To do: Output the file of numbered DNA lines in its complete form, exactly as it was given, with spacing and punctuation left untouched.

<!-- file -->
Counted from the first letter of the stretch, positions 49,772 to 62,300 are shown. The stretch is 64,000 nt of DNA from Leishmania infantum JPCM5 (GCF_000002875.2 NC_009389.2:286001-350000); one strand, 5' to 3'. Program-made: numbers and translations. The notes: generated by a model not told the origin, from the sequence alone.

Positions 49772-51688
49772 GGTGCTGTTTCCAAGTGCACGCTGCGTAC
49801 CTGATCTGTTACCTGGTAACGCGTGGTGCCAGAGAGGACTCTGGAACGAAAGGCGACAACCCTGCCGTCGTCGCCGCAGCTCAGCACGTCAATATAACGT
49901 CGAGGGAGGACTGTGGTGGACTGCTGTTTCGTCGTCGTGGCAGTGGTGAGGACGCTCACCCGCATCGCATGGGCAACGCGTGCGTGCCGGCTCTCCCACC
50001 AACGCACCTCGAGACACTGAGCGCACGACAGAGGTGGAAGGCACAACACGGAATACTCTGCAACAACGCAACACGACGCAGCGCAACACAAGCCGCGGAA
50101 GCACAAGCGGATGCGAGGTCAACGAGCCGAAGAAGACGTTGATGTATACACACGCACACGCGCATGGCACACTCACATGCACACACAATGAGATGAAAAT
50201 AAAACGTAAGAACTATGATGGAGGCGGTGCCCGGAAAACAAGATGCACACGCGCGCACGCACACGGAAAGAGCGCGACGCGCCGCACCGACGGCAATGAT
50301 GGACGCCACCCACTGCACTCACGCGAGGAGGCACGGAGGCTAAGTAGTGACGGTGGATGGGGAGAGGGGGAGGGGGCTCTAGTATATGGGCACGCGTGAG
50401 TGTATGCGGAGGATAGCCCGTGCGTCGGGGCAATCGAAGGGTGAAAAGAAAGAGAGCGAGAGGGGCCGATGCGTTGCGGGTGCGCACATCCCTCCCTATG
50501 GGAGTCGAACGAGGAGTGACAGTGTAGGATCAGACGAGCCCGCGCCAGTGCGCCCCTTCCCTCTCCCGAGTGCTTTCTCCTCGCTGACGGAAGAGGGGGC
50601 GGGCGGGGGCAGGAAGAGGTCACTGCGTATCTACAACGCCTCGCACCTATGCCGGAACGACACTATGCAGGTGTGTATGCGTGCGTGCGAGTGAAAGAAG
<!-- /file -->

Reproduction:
Counted from the first letter of the stretch, positions 49,772 to 62,300 are shown. The stretch is 64,000 nt of DNA from Leishmania infantum JPCM5 (GCF_000002875.2 NC_009389.2:286001-350000); one strand, 5' to 3'. Program-made: numbers and translations. The notes: generated by a model not told the origin, from the sequence alone.

Positions 49772-51688
49772 GGTGCTGTTTCCAAGTGCACGCTGCGTAC
49801 CTGATCTGTTACCTGGTAACGCGTGGTGCCAGAGAGGACTCTGGAACGAAAGGCGACAACCCTGCCGTCGTCGCCGCAGCTCAGCACGTCAATATAACGT
49901 CGAGGGAGGACTGTGGTGGACTGCTGTTTCGTCGTCGTGGCAGTGGTGAGGACGCTCACCCGCATCGCATGGGCAACGCGTGCGTGCCGGCTCTCCCACC
50001 AACGCACCTCGAGACACTGAGCGCACGACAGAGGTGGAAGGCACAACACGGAATACTCTGCAACAACGCAACACGACGCAGCGCAACACAAGCCGCGGAA
50101 GCACAAGCGGATGCGAGGTCAACGAGCCGAAGAAGACGTTGATGTATACACACGCACACGCGCATGGCACACTCACATGCACACACAATGAGATGAAAAT
50201 AAAACGTAAGAACTATGATGGAGGCGGTGCCCGGAAAACAAGATGCACACGCGCGCACGCACACGGAAAGAGCGCGACGCGCCGCACCGACGGCAATGAT
50301 GGACGCCACCCACTGCACTCACGCGAGGAGGCACGGAGGCTAAGTAGTGACGGTGGATGGGGAGAGGGGGAGGGGGCTCTAGTATATGGGCACGCGTGAG
50401 TGTATGCGGAGGATAGCCCGTGCGTCGGGGCAATCGAAGGGTGAAAAGAAAGAGAGCGAGAGGGGCCGATGCGTTGCGGGTGCGCACATCCCTCCCTATG
50501 GGAGTCGAACGAGGAGTGACAGTGTAGGATCAGACGAGCCCGCGCCAGTGCGCCCCTTCCCTCTCCCGAGTGCTTTCTCCTCGCTGACGGAAGAGGGGGC
50601 GGGCGGGGGCAGGAAGAGGTCACTGCGTATCTACAACGCCTCGCACCTATGCCGGAACGACACTATGCAGGTGTGTATGCGTGCGTGCGAGTGAAAGAAG